The last problem is defining “the Universe”. The definition is now almost intuitive: let’s adopt entire observable “world” composed of space and objects like galaxies and bigger structures. They can be observed now from Earth only because light and other signals from those objects has had time to reach us since the beginning of the cosmological expansion. So we can consider a cosmological horizon – measure of the distance from which we can retrieve information. This idea sets up the size of the observable Universe. It is just the representation of the largest current distance from which light could have reached the actual observer by a specific time. The main problem is that the Universe is expanding all the time from the Big Bang, and the rate of this expansion is probably higher than the speed of light. This implies that there could be very old celestial bodies which had emitted their light very long time ago, but it was too long ago for this radiation to reach us due to the faster space expansion. So once again – the oldest existing cosmological object has to be something very tangible, something we are able to observe now.
There were a lot of good candidates for the oldest cosmic object. Few years ago astronomers announced the discovery of extremely distant example of high-energy phenomenon known as Gamma Ray Burst. But later, in 2010, another interesting discovery took place: it was so-called Hubble Ultra Deep Field galaxy named UDFy-38135539. Its light travel time was estimated to 13.7 billion years, and its actual distance to us is around 30 billion light-years. For a while it was also the most distant spectroscopically confirmed object. But by the end of 2012 scientists found new candidates for even more distant celestial bodies.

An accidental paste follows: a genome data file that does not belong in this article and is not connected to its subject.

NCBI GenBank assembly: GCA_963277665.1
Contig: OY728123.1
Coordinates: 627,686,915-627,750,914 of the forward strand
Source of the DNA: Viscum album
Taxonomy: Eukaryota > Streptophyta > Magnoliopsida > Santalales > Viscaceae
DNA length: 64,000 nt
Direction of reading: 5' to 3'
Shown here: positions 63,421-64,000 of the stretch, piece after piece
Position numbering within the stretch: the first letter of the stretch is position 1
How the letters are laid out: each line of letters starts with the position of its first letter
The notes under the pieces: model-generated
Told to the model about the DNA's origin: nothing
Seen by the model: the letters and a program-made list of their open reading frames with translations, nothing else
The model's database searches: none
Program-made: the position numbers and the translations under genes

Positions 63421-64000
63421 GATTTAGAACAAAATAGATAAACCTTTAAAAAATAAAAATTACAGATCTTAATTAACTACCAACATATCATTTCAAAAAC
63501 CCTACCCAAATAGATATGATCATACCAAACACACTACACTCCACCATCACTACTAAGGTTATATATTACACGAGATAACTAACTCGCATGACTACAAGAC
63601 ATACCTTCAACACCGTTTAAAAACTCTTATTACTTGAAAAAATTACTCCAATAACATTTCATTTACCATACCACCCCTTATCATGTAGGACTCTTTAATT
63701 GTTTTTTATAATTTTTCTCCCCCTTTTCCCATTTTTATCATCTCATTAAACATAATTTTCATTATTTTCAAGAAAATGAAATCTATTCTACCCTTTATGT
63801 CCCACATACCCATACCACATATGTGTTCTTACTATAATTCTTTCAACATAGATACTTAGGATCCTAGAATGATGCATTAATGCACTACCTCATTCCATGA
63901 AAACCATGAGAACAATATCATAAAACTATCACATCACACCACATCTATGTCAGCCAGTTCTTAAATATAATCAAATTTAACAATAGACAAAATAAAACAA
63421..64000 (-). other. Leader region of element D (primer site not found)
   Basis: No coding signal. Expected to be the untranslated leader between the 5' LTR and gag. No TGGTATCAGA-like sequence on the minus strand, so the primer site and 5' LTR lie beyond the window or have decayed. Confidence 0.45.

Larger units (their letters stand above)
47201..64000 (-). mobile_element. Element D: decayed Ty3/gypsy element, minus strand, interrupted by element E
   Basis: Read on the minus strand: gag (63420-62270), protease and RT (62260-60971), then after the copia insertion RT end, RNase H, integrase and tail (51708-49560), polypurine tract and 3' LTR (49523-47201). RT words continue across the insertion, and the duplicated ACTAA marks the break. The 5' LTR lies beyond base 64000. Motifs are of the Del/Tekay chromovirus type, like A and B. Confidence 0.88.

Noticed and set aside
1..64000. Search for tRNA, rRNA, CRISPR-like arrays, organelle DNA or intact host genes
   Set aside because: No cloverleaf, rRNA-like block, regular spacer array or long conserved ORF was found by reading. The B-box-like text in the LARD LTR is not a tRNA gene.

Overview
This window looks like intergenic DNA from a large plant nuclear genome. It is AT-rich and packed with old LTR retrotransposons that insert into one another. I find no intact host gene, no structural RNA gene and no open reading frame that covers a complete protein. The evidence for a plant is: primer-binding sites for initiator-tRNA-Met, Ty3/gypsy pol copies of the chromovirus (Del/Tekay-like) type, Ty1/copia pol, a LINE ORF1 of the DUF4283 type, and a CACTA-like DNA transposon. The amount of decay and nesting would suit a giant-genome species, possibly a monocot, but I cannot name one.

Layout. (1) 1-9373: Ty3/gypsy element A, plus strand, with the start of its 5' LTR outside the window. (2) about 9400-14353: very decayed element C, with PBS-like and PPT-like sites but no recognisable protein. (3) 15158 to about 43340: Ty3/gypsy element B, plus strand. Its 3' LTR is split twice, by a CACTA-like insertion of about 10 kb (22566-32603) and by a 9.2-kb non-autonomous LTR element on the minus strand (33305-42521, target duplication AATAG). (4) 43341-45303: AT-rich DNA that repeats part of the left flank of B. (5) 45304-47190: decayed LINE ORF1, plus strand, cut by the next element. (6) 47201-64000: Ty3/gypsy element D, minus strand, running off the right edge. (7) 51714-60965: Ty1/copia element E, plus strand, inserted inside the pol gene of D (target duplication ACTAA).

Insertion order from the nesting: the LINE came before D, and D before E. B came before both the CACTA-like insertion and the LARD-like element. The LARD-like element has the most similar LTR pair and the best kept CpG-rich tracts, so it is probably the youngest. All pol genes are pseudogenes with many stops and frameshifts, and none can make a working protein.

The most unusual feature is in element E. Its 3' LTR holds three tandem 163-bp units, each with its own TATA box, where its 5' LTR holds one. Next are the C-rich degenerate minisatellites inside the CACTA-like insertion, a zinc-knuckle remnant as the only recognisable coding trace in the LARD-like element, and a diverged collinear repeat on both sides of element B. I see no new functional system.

Todays’ list of the potential candidates is long but full of uncertainties. It does not satisfy particular standards for completeness. It consists of Gamma-ray burst/progenitor, galaxies, protogalaxies, and a quasar. However, its members with the highest redshifts (and, so, distances and ages) are often unconfirmed objects. The oldest confirmed galaxy, z8_GND_5296, has redshift z≅7.51 and corresponding light-travel distance about 13 Gly (billion light-years). It was discovered by the team led by Steven Finkelstein from Texas University and published in the Oct. 24 (2013) issue of the famous journal Nature. z8_GND_5296 is now seen as it was at a time of 700 million years after the Big Bang. Such discovery is not only giving the clue about the evolution of galaxies themselves, but also lots of information about conditions governing the Universe when it was only at about 5 percent of its current age.